08: October 2015 #13 - Park View & Grand, City Street Lights

Authored by Brytnee Miller

Park View & Grand, City Street Lights

by Brytnee Miller

Night after night wrapped up, leather loafers stick their toes out of the blankets.
The corner of Grand and Park View Terrace sits a man, well dressed and lonely.
His eyes closed, suitcase resting against the pillars holding the overhang in place.
Blocks and a town away on Shattuck and Center there are guitars
and an Australian Shepard named Baloo lying beside his owner,
a twenty something vagabond whose address is wherever he rests his radio.
That boy's father in his Jerry Garcia shirt, an ex H-A he says, will call in his crew if
and when the time is right and someone lays a hand on his son's gentle eyes and wide shoulders.
Pressure points are in between the collar bones and a good punch in the nose will cause your foe to cry;
"as much as I hate advocating negative vibes, you're a girl and these are things you should know."
The street lamps are on, the late night commuters are stepping off of Bart
and the security guards are falling asleep in their golf carts,
tomorrow is Pride, Oakland's answer to the summer of Love celebrating rainbows and equality.
A man in a durag and a tshirt three sizes too big is following behind,
he knows he’s noticed and walks away, turns down a block.
The man under the bus stop feels safe as he slumbers the same place, every night,
which is more than anyone else can say.
There's a loneliness that touches city streets
and the melancholy weeping is heard through guitar chords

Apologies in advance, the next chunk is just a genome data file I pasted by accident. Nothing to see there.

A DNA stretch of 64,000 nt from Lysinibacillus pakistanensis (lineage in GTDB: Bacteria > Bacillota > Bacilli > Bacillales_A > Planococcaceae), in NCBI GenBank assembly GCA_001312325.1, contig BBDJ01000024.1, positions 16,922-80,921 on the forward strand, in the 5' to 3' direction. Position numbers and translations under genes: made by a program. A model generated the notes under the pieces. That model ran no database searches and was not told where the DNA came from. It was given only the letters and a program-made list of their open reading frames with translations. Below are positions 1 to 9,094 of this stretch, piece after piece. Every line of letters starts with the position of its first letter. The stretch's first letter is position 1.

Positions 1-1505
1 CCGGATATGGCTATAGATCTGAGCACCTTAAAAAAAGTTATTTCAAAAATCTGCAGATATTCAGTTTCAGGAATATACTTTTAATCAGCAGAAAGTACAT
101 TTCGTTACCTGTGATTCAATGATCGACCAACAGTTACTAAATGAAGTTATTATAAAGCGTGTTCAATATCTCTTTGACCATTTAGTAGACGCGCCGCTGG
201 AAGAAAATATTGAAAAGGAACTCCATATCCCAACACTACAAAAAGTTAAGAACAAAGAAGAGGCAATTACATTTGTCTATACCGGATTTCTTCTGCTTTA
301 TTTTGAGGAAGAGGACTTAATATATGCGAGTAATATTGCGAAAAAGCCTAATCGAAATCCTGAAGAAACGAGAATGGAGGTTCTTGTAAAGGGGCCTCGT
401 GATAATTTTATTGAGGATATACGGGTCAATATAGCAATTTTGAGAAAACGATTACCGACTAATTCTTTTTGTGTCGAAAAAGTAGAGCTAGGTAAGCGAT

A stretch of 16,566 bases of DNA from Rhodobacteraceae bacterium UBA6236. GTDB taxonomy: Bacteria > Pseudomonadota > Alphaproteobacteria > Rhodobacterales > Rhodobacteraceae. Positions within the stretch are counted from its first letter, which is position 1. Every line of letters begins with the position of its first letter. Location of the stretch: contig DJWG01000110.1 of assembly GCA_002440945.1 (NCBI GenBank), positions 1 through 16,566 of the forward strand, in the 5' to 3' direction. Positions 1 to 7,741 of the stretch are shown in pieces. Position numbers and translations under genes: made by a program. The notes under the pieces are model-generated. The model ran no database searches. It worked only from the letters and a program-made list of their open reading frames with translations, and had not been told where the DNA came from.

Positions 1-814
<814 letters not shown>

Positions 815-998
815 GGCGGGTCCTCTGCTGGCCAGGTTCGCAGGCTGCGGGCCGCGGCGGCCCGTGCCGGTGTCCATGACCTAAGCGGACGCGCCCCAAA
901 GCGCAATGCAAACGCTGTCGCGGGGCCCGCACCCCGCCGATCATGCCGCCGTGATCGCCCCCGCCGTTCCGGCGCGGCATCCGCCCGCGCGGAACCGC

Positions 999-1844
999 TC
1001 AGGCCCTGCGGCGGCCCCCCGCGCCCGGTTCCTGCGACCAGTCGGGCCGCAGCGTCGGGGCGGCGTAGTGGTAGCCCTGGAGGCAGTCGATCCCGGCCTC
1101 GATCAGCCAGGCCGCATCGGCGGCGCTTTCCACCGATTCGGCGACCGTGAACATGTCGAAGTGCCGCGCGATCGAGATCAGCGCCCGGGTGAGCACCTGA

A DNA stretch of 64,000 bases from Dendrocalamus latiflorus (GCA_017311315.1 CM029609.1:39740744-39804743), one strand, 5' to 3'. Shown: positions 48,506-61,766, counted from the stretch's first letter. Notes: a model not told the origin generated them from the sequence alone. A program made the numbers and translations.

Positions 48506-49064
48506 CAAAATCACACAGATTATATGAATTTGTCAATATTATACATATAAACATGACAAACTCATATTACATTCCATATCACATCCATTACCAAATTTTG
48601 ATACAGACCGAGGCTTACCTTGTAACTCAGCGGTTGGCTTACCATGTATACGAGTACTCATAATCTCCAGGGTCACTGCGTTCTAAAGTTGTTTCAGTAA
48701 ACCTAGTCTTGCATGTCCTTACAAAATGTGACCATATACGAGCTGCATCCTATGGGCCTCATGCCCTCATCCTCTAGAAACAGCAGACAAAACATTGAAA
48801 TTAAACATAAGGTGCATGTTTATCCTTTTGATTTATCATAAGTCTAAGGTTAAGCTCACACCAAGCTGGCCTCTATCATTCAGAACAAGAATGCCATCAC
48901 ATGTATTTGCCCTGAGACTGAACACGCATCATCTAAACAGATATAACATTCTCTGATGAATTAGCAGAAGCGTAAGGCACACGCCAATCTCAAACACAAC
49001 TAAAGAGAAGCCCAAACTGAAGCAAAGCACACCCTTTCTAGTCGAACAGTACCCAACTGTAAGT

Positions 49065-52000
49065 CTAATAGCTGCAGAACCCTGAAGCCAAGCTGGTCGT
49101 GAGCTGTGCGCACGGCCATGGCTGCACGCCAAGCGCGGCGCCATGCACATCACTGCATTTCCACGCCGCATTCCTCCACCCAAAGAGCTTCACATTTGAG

impossible to describe with words.
Every moonlit step tells the buildings to turn their lights off for a minute
to meditate in the silence of sirens and car horns,
the footsteps of those who wander beneath the concrete.
The subway is alive until 12:30 AM, its name is Bart.
On a hill four miles outside of Berkeley, the man with long hair, Jesus #3 he said,
does his push-ups with a fifty pound backpack that he's taking away to Mount Shasta tomorrow
to escape these city streets that he claims reek with bad fortune.
I kind of like the circle of dimness that surrounds the lake though.
The creaky tree that may break under my own weight.
The man asleep, that for some reason seems to protect me day after day,
his statuesque appearance and stability so comforting
while I wander downtown at a time I've been warned against.
But, the characters who sleep on the street keep me alive,
and always on my toes.
Reminding me to stay vigilant and open.
Those streets in Berkeley are filled with college kids bustling from a Cal game
and I'd never feel so lonely as when I'm putting myself inside of their brains
because riff-raff and vagabonds understood the nature of humanity that I've seen a few times before
in nostalgic times millions of miles away; the way a street lamp illuminates some metaphysical truth
at four in the morning when one should be safe and sound in bed.
Jesus #3 is on a bus to nowhere by now.
The man at the historic bus stop sleeps soundly knowing that at five AM a bus will come
and a businessman will be stepping on with a coffee,
not knowing about the rats that run back and forth on Grand just a half hour before.